Read or Dread: Crash the Chatterbox

Read or Dread: Crash the Chatterbox

I don’t read many non-fiction books. This might come as a shock but I only started getting into reading about two years ago. So the thought of reading a book that didn’t have characters to follow made me kind of hesitant.

However, I needed a new way to connect with God, so when I saw Crash the Chatterbox, I knew I had to grab it because it’s about one of my greatest struggles. I tend not to read other people’s reviews about books until after I’m done, but I read the ones for this one and it was pretty divided so I knew I had to read it with an open mind. What Steven Furtick is talking about in this book, is how to squash the voices, in our minds and from those around us, to just focus on what God is saying. The book teaches you to look at what your thoughts have been like and analyze where they are coming from.

View Post

Things You Should Know As A Commuter in College

Things You Should Know As A Commuter in College

Whenever planning for college is going on, you bet that most lists are of what to take to your dorm room and decorations, but rarely do people stop to think about the commuters. So here I am representing. Holla. I was a commuter all 4 years of college, and I commuted from far which everyone thought was crazy, but I knew I didn’t want extra debt from staying on campus. Commuting has its benefits, but it also has its downside and I feel that you never know what to expect when every type of advice is directed to those who dorm. So here is my attempt to ease that anxiety.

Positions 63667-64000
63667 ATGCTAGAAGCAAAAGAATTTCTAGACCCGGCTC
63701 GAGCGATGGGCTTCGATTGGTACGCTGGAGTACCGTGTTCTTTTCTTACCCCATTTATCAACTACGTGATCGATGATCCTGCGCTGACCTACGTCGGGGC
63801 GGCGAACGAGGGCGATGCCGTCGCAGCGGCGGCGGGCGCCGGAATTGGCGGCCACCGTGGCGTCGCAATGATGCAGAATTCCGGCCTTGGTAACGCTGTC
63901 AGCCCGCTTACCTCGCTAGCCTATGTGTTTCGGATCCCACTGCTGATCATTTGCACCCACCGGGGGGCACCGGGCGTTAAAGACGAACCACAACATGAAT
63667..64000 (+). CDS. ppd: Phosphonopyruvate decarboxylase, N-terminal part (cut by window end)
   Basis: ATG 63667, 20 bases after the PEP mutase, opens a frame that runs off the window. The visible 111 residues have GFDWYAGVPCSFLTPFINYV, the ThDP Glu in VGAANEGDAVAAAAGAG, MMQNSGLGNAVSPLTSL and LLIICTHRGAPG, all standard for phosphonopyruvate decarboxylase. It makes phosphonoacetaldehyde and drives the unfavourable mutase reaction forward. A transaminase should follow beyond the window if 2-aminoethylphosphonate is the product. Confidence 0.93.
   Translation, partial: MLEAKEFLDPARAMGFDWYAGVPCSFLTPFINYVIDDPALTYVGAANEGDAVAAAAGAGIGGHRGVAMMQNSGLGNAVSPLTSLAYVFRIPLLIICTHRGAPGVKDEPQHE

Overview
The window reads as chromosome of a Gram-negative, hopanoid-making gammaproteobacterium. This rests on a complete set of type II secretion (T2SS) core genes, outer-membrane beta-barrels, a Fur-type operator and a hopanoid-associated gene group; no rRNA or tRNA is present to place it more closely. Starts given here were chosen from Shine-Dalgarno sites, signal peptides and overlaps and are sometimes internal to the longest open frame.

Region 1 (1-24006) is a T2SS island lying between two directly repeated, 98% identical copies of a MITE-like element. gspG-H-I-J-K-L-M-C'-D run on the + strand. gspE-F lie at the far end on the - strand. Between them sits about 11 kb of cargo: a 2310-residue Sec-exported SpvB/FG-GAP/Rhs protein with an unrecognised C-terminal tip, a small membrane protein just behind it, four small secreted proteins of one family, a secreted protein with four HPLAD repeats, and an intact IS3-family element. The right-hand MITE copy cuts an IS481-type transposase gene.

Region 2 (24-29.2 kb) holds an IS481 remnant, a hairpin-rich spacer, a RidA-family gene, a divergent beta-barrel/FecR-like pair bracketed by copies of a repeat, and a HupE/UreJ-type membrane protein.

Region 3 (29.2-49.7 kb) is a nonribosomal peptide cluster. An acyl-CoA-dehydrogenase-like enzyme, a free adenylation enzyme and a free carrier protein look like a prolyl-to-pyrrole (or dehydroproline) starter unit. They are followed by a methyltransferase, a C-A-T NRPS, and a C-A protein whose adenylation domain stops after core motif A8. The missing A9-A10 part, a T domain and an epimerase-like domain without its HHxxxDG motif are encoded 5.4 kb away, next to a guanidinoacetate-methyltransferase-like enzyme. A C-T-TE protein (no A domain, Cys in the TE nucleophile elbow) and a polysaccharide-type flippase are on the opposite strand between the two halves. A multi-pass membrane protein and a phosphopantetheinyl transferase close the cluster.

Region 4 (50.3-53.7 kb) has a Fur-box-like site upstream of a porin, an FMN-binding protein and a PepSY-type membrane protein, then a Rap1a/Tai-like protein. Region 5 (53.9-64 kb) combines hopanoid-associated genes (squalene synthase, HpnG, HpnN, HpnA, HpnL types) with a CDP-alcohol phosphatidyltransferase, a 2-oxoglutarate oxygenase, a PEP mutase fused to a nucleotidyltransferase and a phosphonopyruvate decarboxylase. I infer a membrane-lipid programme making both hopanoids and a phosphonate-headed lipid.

[Tweet “Commuting to college? Here’s some things you should know.”]

No, You’re Not Missing Out On the College Experience But You Might Feel Left Out

I can’t even count how many times people told me this and for a long time I believed it. Since dorming is such a big part of the college experience, people automatically assume that if you’re not doing it, you’re missing out. However, the things that make up a college experience are friends, events, classes, and those are all things you can experience without living on campus. At first you might feel left out because people spend 24/7 together while you’re only there for a few hours, but it’s all about getting involve. Yes, it might take a bit more effort to actually show up, but you’re not missing out.

Things Take Extra Effort

People can so easily walk out and gather together because they all live together. Sometimes classes that end at 9pm may not seem so appealing because you have to drive home. A lot of the things are usually designed for those who dorms, so you have to analyze if it’s worth it to stay for that late SGA meeting or staying on campus for hours. You also have to figure out how to make time pass by in between classes, which means you’ll either be in the library or taking naps in your car. It gets tiring, I do admit, but you just have to get in the hang of doing things to work for you.